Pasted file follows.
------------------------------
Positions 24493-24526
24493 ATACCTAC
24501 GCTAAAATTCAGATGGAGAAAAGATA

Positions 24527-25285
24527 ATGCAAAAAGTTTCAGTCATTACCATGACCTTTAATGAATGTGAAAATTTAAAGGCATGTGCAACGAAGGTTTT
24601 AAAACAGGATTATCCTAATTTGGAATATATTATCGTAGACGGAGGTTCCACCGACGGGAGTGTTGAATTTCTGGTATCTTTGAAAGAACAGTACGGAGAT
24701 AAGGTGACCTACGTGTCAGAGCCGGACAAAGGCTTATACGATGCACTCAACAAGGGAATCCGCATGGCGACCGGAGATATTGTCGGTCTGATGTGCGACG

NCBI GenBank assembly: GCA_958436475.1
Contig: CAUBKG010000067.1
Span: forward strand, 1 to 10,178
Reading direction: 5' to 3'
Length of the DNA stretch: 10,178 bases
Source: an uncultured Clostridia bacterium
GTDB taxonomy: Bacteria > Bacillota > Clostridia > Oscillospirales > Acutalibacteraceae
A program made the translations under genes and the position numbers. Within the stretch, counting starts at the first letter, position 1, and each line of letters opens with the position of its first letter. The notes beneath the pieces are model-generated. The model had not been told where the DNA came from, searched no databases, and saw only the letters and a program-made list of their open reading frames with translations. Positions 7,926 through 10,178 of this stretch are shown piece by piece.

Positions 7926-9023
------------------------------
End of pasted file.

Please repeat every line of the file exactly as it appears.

Positions 24493-24526
24493 ATACCTAC
24501 GCTAAAATTCAGATGGAGAAAAGATA

Positions 24527-25285
24527 ATGCAAAAAGTTTCAGTCATTACCATGACCTTTAATGAATGTGAAAATTTAAAGGCATGTGCAACGAAGGTTTT
24601 AAAACAGGATTATCCTAATTTGGAATATATTATCGTAGACGGAGGTTCCACCGACGGGAGTGTTGAATTTCTGGTATCTTTGAAAGAACAGTACGGAGAT
24701 AAGGTGACCTACGTGTCAGAGCCGGACAAAGGCTTATACGATGCACTCAACAAGGGAATCCGCATGGCGACCGGAGATATTGTCGGTCTGATGTGCGACG

NCBI GenBank assembly: GCA_958436475.1
Contig: CAUBKG010000067.1
Span: forward strand, 1 to 10,178
Reading direction: 5' to 3'
Length of the DNA stretch: 10,178 bases
Source: an uncultured Clostridia bacterium
GTDB taxonomy: Bacteria > Bacillota > Clostridia > Oscillospirales > Acutalibacteraceae
A program made the translations under genes and the position numbers. Within the stretch, counting starts at the first letter, position 1, and each line of letters opens with the position of its first letter. The notes beneath the pieces are model-generated. The model had not been told where the DNA came from, searched no databases, and saw only the letters and a program-made list of their open reading frames with translations. Positions 7,926 through 10,178 of this stretch are shown piece by piece.

Positions 7926-9023